UCLA's Over-reliance on the Kicking Game? Let's Check the Numbers

Bumped. GO BRUINS. -N

In Nestor's main Spaulding Roundup thread for the day, 84 commented about how the production from our top receiver this year would be perhaps fourth- or fifth-best elsewhere in the league. KnudsenRockne then pointed out that our offense the last two years has had nearly equal amounts of TDs and FGs. I wanted to see how our offensive production (if you can call it that) stacked up over the last few years, so I used a great site I found called site to look at our TD/FG totals back to 2004, and then looked at Stanford's for the same time, just as a comparison.

2004  45 TD/15 FG, 6-6
2005  62 TD/13 FG, 10-2 (MJD alone 20 TD)
2006  31 TD/28 FG, 7-6
2007  31 TD/25 FG, 6-7
2008  22 TD/18 FG, 4-8
2009  27 TD/28 FG, 7-6
2010  20 TD/10 FG, 3-5 so far

2004  28 TD/16FG, 4-7
2005  32 TD/15 FG, 5-6
2006  15 TD/8 FG, 1-11
2007  27 TD/15 FG, 4-8
2008  39 TD/14 FG, 5-7
2009  59 TD/16 FG, 8-5 (Gerhart alone 28 TD)
2010  43 TD/13 FG, 7-1 so far

When I started this, I thought I'd see a reasonable correlation between a higher proportion of TDs and overall record. I'm surprised to find that doesn't seem to be the case, barring seasons with superstar RBs. So, I thought I'd try a couple of different ways of looking at it. More after the jump.

Looking at the entire Pac-10 back to 2004, here are each team's totals from the season(s) they had the most FGs during that time (years not specifically noted). In parentheses are the number of TDs they scored during that season. Multiple TD totals in parentheses mean the team had the same high-FG total multiple times.

Arizona    21 (39 TD)
ASU        24 (50 TD)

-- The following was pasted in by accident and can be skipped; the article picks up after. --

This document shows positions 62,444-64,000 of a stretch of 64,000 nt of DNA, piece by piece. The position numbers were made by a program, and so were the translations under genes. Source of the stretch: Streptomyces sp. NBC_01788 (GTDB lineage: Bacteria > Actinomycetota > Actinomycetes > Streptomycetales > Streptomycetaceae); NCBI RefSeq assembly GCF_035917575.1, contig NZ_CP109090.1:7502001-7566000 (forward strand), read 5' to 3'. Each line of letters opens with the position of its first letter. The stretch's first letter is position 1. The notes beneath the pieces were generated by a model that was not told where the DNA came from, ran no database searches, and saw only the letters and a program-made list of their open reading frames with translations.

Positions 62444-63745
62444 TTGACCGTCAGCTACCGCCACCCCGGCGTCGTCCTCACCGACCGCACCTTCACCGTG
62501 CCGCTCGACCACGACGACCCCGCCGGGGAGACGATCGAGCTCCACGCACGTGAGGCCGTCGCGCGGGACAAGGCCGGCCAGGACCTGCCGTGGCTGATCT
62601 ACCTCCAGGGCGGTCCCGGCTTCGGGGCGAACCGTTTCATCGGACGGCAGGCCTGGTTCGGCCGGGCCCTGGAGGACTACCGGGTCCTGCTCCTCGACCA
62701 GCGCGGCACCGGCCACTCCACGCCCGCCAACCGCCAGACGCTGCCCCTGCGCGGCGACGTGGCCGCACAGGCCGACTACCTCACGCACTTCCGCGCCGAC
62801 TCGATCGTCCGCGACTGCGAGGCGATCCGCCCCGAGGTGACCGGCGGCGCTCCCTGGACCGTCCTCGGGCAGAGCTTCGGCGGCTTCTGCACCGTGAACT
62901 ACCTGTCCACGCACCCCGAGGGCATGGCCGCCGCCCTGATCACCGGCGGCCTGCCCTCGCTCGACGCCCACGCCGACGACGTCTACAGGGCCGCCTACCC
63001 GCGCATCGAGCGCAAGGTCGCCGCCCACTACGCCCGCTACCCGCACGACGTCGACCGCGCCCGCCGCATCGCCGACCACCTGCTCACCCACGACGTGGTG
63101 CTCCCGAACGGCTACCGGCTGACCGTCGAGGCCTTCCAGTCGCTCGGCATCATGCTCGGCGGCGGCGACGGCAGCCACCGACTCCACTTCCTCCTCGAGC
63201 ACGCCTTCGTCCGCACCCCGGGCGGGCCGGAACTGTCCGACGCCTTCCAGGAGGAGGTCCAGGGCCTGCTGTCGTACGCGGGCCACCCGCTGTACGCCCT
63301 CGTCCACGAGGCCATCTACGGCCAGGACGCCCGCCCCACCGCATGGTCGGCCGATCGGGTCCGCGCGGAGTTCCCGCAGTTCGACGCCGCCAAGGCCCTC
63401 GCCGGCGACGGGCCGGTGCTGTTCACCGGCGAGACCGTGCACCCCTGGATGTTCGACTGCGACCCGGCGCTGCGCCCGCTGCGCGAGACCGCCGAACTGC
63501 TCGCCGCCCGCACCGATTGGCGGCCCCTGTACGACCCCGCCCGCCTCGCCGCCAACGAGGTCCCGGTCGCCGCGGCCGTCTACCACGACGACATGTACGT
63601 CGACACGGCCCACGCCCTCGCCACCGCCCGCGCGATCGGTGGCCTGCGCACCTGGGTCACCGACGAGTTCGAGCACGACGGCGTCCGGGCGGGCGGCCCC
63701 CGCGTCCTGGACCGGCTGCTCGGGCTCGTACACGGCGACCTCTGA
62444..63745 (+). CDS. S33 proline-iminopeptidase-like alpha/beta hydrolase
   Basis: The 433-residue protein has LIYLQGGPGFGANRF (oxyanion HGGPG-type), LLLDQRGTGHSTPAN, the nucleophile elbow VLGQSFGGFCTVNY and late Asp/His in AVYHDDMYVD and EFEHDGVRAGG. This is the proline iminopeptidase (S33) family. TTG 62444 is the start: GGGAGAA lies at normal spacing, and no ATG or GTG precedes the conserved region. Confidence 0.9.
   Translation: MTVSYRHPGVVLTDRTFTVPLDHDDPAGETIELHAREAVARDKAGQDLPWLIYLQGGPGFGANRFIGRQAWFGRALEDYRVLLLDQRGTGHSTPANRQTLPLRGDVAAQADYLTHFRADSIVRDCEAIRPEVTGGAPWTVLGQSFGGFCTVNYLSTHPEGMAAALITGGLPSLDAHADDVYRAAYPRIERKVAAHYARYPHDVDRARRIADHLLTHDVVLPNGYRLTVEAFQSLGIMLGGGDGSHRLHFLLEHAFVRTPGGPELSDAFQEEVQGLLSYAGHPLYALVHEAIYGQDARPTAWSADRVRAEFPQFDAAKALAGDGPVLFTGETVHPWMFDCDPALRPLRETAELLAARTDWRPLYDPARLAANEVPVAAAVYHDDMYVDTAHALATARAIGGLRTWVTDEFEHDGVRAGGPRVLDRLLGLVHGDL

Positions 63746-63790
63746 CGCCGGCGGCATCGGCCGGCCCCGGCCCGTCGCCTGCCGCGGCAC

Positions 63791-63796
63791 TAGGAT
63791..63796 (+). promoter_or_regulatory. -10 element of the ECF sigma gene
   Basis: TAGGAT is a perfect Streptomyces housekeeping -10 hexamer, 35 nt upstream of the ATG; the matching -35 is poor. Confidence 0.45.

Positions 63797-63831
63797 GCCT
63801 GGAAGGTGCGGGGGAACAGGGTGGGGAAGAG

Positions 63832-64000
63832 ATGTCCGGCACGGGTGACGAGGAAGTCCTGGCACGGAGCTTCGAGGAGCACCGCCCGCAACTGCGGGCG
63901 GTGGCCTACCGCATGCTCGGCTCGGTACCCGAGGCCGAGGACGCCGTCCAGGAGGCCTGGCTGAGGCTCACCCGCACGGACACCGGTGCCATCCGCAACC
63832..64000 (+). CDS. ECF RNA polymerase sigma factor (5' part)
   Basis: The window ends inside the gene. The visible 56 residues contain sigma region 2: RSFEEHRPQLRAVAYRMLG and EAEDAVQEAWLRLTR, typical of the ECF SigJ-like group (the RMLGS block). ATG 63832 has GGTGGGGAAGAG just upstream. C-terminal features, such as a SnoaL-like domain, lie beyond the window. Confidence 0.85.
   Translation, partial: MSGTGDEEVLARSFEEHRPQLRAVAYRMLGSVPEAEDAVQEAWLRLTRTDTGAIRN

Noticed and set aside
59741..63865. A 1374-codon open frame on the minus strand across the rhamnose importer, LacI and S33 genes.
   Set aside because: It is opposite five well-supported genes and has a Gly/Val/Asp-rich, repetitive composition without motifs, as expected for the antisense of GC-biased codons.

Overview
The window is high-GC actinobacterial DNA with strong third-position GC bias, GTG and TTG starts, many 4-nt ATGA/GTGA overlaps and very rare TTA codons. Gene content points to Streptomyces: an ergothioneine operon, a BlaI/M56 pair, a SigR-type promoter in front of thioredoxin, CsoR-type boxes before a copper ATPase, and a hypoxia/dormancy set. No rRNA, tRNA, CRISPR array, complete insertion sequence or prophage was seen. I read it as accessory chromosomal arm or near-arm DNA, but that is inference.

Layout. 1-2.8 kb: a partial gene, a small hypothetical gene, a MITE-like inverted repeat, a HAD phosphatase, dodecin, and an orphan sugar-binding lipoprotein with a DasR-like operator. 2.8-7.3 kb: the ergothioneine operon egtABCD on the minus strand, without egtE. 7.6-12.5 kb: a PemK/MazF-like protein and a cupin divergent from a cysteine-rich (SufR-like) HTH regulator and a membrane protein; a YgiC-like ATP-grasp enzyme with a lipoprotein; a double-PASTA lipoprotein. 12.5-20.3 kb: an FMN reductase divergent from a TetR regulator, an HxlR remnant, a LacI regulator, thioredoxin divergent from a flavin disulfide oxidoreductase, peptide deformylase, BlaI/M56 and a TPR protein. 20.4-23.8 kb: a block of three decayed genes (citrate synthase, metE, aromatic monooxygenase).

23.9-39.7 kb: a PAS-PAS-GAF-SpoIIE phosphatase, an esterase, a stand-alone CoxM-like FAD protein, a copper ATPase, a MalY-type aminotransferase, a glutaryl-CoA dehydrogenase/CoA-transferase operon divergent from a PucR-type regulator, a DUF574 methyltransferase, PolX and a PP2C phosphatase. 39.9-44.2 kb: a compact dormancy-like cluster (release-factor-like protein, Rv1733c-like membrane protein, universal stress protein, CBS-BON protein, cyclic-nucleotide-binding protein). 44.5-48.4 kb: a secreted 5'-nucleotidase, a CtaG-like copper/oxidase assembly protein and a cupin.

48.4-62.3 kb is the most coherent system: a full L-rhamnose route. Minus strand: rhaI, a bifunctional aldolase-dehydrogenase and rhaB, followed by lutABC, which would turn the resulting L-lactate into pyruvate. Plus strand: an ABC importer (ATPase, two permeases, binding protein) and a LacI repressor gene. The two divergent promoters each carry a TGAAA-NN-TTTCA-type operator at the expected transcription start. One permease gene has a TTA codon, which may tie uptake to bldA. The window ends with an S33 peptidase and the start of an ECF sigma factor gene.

Cal          15 (54 TD, 48 TD, 54 TD again)
Oregon    23 (49 TD)
OSU        22 (49 TD, 46 TD)
UCLA      28 (31 TD, 27 TD)
$c           16 (54 TD, 50 TD, 64 TD)
Stanford  16 (28 TD, 59 TD)
UW         18 (37 TD)
WSU       14 (38 TD, 47 TD)

OK, that made the contrast between FG and TD a bit more obvious, as when the other nine teams had high FG totals, their TD totals went way up. The last thing I looked at was the number of seasons a Pac-10 team has had with 18+ FG since 2004 - sixty "team-seasons" worth. The list, again with years ignored other than ours:

18 FG: 2008 UCLA (22 TD), UW (37 TD), ASU (43 TD), Oregon (71 TD)
19 FG: ASU (31 TD), OSU (43 TD), Oregon (61 TD)
20 FG:
21 FG: OSU (32 TD), Arizona (39 TD)
22 FG: OSU (46 TD), OSU (49 TD)
23 FG: Oregon (49 TD)
24 FG: ASU (50 TD)
25 FG: 2007 UCLA (31 TD)
26 FG:
27 FG:
28 FG: 2009 UCLA (27 TD), 2006 UCLA (31 TD)

I intentionally left in the blanks to preserve the scale. What this screams to me is that even when other Pac-10 teams score a lot of FGs, they score a lot more TDs. For the entire rest of the league, over six years, the smallest TD-to-FG margins were +11, +12, and +14. Our TD-to-FG margins since 2004 are +30, +49, +3, +6, +4, -1, and (so far in 2010) +10.

Kai Forbath is amazing. Justin Medlock before him was excellent as well. However, I think this backs up what many of us have been thinking for a while: over nearly five seasons, with two coaching staffs, we have been way too dependent on the kicking game - or perhaps less confident in our offense than any other team in the league. I'm not saying just go for it on fourth downs and all will be well. I know all about the patchwork OL, KP's playing despite injuries, suspensions, etc, etc, etc. This just highlights to me the difference we've been seeing when we watch the rest of the league play.

<em>This is a FanPost and does not necessarily reflect the views of BruinsNation's (BN) editors. It does reflect the views of this particular fan though, which is as important as the views of BN's editors.</em>

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